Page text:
Luke 20

Read Luke 20.

As we continue to read Luke’s account of the final week of Christ’s life, we read in today’s chapter how Jesus’ enemies tried various ways to discredit him. First they challenged his authority (vv. 1-8). Later they considered arresting him (v. 19) but instead spied on him and tried to trap him (vv. 20-26 and 27-40).

Jesus responded effectively to all of their attacks, then he told a damning parable explaining why these religious leaders would suffer God’s wrath for rejecting Jesus (vv. 9-16).

After he responded to their challenge about the resurrection, Jesus turned their minds to the scriptures, specifically Psalm 110:1 which he quoted in verses 42-43 of our passage. Jesus had two questions for them (“the teachers of the law,” v. 39) surrounding Psalm 110. The first question is, “Why do people say that Messiah would be the son of David?” The second question is, “Since David called the Messiah “Lord” in Psalm 110:1, how could the Messiah be his Son?

Until you know the answer, this seems like an unsolvable puzzle. On one hand, the Messiah must be the Son of David according to the Davidic Covenant in 2 Samuel 7:16: “Your house and your kingdom will endure forever before me; your throne will be established forever.” But why would David call one of his descendants Lord?

The answer is that Jesus was both human and divine. As a man, Jesus shared a legal tie to David through Joseph, his adoptive father, as we saw in Matthew 1 and a blood connection to David through Mary as we saw in Luke 3.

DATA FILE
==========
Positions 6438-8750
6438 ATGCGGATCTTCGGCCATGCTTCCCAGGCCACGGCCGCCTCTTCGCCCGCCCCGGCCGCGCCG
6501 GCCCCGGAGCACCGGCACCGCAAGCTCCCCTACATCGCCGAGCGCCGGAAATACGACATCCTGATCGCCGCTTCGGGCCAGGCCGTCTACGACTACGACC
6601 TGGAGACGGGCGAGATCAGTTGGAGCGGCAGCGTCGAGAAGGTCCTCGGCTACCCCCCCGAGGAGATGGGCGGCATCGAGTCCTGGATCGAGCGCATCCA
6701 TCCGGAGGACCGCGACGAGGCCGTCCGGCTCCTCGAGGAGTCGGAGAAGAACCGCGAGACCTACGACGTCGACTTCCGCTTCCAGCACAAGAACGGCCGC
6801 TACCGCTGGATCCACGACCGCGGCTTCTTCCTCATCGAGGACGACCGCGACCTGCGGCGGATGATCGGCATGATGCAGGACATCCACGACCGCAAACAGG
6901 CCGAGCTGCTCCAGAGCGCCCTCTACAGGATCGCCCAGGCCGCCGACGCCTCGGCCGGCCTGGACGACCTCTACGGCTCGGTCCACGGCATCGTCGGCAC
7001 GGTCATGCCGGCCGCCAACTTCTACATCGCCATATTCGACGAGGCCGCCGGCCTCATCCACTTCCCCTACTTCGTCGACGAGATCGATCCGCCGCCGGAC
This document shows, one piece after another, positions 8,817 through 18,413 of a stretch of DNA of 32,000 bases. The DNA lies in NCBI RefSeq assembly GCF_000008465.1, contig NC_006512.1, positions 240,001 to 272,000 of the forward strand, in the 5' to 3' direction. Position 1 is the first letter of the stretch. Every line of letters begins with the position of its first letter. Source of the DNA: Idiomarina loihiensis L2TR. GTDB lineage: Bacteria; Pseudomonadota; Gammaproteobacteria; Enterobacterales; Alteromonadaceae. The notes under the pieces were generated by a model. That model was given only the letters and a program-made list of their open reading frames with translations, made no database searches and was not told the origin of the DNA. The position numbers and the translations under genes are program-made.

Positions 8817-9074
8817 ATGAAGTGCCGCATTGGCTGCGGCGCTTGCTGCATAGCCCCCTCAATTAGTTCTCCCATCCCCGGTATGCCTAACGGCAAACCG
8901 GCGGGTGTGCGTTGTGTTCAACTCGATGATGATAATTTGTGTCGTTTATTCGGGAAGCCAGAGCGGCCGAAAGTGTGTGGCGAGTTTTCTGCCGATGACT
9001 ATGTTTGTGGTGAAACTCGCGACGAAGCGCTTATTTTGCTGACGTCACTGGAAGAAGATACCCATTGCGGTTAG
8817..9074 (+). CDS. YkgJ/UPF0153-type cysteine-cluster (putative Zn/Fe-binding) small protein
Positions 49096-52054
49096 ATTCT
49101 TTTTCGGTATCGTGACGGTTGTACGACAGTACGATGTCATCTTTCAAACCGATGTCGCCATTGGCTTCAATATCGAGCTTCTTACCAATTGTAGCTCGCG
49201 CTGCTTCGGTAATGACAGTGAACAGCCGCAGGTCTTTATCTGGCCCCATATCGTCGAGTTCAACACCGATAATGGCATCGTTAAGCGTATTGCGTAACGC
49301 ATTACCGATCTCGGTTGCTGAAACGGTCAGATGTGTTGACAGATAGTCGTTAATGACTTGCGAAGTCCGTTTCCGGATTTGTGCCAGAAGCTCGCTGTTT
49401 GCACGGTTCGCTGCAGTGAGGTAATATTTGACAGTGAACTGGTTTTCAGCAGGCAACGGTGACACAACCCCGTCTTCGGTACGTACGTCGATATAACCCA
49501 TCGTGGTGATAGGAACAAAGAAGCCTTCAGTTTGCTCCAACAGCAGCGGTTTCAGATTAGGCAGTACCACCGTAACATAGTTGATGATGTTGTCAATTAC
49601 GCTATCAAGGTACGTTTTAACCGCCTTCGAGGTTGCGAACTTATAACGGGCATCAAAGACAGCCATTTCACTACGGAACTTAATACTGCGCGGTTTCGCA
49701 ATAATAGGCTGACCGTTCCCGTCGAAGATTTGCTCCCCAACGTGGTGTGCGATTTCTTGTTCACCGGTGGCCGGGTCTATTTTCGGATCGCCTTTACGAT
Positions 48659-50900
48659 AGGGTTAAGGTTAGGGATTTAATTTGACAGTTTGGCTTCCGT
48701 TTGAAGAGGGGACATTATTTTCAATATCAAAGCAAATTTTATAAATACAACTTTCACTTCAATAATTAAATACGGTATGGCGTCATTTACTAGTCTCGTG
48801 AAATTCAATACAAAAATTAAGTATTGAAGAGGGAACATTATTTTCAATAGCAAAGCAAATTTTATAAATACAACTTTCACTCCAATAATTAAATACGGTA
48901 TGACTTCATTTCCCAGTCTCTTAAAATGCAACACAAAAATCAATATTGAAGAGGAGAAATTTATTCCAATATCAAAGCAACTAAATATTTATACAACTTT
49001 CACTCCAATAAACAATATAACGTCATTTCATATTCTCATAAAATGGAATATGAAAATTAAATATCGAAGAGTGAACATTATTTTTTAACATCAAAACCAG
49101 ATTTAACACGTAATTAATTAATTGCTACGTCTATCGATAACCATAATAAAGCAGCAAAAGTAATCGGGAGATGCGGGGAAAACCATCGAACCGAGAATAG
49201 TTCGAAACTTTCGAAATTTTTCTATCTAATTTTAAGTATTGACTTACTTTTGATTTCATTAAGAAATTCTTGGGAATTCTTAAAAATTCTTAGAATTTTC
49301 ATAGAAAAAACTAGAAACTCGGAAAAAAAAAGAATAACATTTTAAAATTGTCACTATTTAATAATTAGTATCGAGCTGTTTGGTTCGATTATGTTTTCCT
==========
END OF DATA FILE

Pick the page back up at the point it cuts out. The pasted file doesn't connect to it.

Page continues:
But since Jesus is God, he is Lord over everything as Creator. This is taught in Micah 5:2, “But you, Bethlehem Ephrathah, though you are small among the clans of Judah, out of you will come for me one who will be ruler over Israel, whose origins are from of old, from ancient times.”

Jesus would “come out” to “be ruler over Israel” from “Bethlehem” but his “origins are from of old, from ancient times” — in other words, eternity. So here we have a complete picture of Jesus. He is human and therefore David’s “son” (descendant) but he is also God and, therefore, David’s Lord.

Although the world did not receive Jesus for the Lord that he is in his first coming, he will return again to complete his work and establish his kingdom. This gives us something to be happy about today; whatever difficulties we suffer today are temporary because Jesus will return and be our king.

Exodus 2, Job 19, Hebrews 8

Read Exodus 2, Job 19, and Hebrews 8. This devotional is about Job 19.

Today we read one of the most powerful statements in the book of Job here in Job 19:25-27: “I know that my redeemer lives, and that in the end he will stand on the earth. And after my skin has been destroyed, yet in my flesh I will see God; I myself will see him with my own eyes—I, and not another. How my heart yearns within me!” These short poetic stanzas refer to two core doctrines of our faith:

  • They foreshadow the incarnation of Christ in verse 25 when Job says, “in the end he will stand on the earth.”
  • They affirm the resurrection of the dead: “after my skin has been destroyed [in other words, “after I’m dead”], yet in my flesh I will see God;” Note that Job says he will see God “in my flesh,” not “in my spirit.” He thus affirmed the bodily resurrection of the dead.

Though these truths did not remove Job’s suffering or his questions, they do offer great encouragement if we consider them. No matter how difficult your suffering, how senseless and unfair it all seems in this life, or how you meet the end of your life, God is waiting there on the other side of eternity for you if you are in Christ. And, God’s plan is not just for you to know him spiritually but to include you in his earthly kingdom in eternity.

I hope you find these words encouraging, no matter what you’re facing today. Maybe it would be a good idea to memorize this passage and remind yourself of it when you need encouragement.